Marchesa Wants to Support #MeToo and Time’s Up. Is It Too Soon?
Marchesa once ruled the red carpet. The brand previously considered Kate Hudson, Blake Lively, Chrissy Teigen, Jennifer Lopez, and Eva Longoria as fans, and just one season ago, you would have been hard-pressed not to find someone famous sitting front row at its New York Fashion Week show.
All of that changed last fall when Harvey Weinstein, the husband of Marchesa co-founder Georgina Chapman, was accused by dozens of women of alleged sexual misconduct and in some cases, rape. Since then, Chapman has chosen to leave her ex and is reportedly set to receive between $15 and $20 million from their divorce agreement. She’s also getting primary custody of their two children, ages 7 and 4. “My heart breaks for all the women who have suffered,” Chapman said in a statement when announcing her separation from the movie mogul.
But did her fashion line, which she founded with longtime friend Keren Craig in 2004, change at all? At Marchesa, it’s business as usual—for the most part. On the same day that the New York Times published its Weinstein exposé (Oct. 5, 2017) the brand showcased its fall 2018 bridal collection in New York City to muted response. In January 2018, the brand released a pre-fall lookbook for its namesake and Marchesa Notte lines. However, when it came time for the fall collection, generally shown at New York Fashion Week in February, the traditional runway format was nixed.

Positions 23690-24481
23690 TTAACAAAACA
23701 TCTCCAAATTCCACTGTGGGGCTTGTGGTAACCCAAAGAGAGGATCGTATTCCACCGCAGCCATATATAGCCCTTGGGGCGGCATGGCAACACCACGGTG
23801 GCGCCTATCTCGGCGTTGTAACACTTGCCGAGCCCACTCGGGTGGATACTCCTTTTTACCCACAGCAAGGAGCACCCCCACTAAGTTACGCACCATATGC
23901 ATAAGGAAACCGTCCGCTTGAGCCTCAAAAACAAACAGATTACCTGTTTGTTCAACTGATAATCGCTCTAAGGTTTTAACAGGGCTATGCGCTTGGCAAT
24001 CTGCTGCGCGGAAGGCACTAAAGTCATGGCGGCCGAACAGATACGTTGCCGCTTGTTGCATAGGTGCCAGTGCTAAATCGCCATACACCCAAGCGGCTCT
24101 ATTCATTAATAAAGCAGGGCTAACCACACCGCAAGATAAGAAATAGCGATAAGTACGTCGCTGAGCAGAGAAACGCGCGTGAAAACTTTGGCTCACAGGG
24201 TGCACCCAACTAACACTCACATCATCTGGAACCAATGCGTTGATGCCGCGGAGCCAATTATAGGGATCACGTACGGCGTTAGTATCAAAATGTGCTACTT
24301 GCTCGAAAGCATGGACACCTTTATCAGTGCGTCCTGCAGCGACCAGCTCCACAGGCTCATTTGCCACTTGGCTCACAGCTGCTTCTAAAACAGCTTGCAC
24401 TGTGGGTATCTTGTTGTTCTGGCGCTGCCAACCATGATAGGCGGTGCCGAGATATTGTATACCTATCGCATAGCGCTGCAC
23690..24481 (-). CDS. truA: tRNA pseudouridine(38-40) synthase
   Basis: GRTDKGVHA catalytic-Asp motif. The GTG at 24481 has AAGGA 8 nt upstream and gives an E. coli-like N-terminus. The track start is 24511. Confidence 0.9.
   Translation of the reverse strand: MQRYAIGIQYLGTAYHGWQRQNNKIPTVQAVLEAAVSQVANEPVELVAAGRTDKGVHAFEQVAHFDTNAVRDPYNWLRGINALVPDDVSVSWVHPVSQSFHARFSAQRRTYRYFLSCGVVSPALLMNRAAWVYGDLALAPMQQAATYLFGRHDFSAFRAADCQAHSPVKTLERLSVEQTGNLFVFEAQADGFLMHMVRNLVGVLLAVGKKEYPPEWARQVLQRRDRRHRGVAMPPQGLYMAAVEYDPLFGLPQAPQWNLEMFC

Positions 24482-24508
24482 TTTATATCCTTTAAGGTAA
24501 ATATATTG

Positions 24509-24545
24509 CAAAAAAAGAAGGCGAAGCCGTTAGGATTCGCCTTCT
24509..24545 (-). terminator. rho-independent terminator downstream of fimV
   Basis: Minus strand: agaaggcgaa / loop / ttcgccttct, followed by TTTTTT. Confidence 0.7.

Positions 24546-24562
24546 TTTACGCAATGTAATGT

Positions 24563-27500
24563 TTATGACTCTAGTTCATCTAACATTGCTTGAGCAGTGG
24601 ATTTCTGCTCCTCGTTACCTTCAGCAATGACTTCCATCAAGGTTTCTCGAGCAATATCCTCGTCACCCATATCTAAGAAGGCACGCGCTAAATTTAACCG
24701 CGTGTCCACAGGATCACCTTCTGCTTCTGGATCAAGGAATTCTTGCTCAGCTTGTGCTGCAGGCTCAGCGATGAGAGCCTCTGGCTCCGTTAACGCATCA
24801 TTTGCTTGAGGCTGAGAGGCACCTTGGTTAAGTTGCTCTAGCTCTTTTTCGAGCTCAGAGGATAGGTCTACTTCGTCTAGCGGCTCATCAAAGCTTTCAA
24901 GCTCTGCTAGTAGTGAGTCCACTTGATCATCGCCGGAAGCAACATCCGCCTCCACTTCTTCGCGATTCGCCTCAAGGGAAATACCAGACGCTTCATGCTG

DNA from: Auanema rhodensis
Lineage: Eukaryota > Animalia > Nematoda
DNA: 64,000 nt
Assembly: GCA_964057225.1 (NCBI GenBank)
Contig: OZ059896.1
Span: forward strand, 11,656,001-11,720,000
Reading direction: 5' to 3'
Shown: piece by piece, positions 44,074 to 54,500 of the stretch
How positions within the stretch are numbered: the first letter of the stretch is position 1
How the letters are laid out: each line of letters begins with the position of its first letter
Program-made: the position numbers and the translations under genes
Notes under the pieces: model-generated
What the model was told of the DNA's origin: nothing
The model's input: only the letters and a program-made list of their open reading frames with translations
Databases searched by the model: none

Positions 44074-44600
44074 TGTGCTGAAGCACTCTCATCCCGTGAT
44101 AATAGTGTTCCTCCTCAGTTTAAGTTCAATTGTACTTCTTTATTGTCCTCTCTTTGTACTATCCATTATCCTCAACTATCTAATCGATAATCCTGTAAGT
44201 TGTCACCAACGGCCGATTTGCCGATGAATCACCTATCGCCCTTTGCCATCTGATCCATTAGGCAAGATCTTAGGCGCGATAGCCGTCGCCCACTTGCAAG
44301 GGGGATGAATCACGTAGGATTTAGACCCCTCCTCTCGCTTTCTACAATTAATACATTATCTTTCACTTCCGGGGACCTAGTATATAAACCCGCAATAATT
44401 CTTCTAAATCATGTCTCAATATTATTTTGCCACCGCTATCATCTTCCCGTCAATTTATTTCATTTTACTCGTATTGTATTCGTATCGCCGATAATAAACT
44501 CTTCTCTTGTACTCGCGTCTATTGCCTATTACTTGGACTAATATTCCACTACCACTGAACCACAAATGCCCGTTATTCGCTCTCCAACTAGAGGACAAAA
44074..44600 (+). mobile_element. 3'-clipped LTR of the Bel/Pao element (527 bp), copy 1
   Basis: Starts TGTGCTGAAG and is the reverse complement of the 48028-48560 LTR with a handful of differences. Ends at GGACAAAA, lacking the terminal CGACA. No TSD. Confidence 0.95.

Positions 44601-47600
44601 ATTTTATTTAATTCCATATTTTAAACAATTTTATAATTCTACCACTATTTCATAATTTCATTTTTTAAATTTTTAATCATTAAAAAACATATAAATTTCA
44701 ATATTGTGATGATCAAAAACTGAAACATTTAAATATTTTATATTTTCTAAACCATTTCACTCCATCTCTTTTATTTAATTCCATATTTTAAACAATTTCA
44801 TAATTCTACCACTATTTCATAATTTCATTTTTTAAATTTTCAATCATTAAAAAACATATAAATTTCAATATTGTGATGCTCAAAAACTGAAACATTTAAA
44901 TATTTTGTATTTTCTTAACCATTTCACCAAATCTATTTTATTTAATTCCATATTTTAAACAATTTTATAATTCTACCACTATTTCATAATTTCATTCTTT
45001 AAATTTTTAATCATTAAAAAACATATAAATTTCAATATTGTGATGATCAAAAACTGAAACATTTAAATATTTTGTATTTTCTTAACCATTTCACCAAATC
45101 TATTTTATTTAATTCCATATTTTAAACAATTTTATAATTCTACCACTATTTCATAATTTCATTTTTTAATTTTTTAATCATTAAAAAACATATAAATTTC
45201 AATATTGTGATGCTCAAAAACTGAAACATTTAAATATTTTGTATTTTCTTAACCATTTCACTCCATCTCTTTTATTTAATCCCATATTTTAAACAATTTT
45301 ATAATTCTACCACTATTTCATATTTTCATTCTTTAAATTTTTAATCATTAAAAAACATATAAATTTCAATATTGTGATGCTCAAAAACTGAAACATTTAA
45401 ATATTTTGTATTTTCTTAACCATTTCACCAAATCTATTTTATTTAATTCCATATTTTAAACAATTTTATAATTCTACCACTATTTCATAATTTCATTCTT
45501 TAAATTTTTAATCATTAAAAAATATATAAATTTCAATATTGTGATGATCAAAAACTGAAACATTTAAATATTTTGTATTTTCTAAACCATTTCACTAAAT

“Marchesa is looking forward to presenting their fall 2018 collection in an updated format this season,” a spokesperson told People in January. That form came via a digital lookbook modeled by muse Karen Elson.
Each piece in the collection is moody, romantic, and perfect for the red carpet—much like all Marchesa collections before it.
Of course, a lot has changed since the Weinstein allegations first surfaced in October. Women (and men) have used their platforms to speak out against sexual harassment, and organizations like Time’s Up have formed to put a stop—a measurable one—on such misconduct. Red carpets, as we just saw at the Golden Globes, BAFTAs, Grammys, and Brit Awards, are now not just a place to show off new fashion, but to spark political conversation.